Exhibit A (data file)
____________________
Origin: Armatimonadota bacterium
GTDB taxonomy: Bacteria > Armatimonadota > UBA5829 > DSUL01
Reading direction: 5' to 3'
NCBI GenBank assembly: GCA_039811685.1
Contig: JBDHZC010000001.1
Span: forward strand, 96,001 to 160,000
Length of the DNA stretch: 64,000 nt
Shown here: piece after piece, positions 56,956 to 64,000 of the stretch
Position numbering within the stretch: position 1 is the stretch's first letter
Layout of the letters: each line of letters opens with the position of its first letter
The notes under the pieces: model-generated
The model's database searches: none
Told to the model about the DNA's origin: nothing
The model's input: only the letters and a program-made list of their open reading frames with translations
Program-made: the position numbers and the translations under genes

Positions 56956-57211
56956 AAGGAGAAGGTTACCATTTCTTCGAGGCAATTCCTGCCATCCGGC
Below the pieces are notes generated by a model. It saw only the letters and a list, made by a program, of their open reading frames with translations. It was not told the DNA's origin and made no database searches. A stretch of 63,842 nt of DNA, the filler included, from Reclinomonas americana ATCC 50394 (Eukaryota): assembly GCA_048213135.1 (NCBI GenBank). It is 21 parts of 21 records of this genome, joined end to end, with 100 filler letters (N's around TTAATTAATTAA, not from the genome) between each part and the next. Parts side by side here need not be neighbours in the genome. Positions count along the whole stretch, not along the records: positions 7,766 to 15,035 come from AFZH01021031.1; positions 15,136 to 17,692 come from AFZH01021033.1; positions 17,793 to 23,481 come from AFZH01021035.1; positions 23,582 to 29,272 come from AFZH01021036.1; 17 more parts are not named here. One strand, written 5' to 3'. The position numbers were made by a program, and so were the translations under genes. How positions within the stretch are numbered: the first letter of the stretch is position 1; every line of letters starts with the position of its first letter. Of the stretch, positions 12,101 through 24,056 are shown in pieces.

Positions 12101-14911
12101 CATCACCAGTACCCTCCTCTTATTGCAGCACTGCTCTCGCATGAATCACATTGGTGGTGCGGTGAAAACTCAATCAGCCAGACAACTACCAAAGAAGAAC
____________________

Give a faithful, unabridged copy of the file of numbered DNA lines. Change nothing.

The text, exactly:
Origin: Armatimonadota bacterium
GTDB taxonomy: Bacteria > Armatimonadota > UBA5829 > DSUL01
Reading direction: 5' to 3'
NCBI GenBank assembly: GCA_039811685.1
Contig: JBDHZC010000001.1
Span: forward strand, 96,001 to 160,000
Length of the DNA stretch: 64,000 nt
Shown here: piece after piece, positions 56,956 to 64,000 of the stretch
Position numbering within the stretch: position 1 is the stretch's first letter
Layout of the letters: each line of letters opens with the position of its first letter
The notes under the pieces: model-generated
The model's database searches: none
Told to the model about the DNA's origin: nothing
The model's input: only the letters and a program-made list of their open reading frames with translations
Program-made: the position numbers and the translations under genes

Positions 56956-57211
56956 AAGGAGAAGGTTACCATTTCTTCGAGGCAATTCCTGCCATCCGGC
Below the pieces are notes generated by a model. It saw only the letters and a list, made by a program, of their open reading frames with translations. It was not told the DNA's origin and made no database searches. A stretch of 63,842 nt of DNA, the filler included, from Reclinomonas americana ATCC 50394 (Eukaryota): assembly GCA_048213135.1 (NCBI GenBank). It is 21 parts of 21 records of this genome, joined end to end, with 100 filler letters (N's around TTAATTAATTAA, not from the genome) between each part and the next. Parts side by side here need not be neighbours in the genome. Positions count along the whole stretch, not along the records: positions 7,766 to 15,035 come from AFZH01021031.1; positions 15,136 to 17,692 come from AFZH01021033.1; positions 17,793 to 23,481 come from AFZH01021035.1; positions 23,582 to 29,272 come from AFZH01021036.1; 17 more parts are not named here. One strand, written 5' to 3'. The position numbers were made by a program, and so were the translations under genes. How positions within the stretch are numbered: the first letter of the stretch is position 1; every line of letters starts with the position of its first letter. Of the stretch, positions 12,101 through 24,056 are shown in pieces.

Positions 12101-14911
12101 CATCACCAGTACCCTCCTCTTATTGCAGCACTGCTCTCGCATGAATCACATTGGTGGTGCGGTGAAAACTCAATCAGCCAGACAACTACCAAAGAAGAAC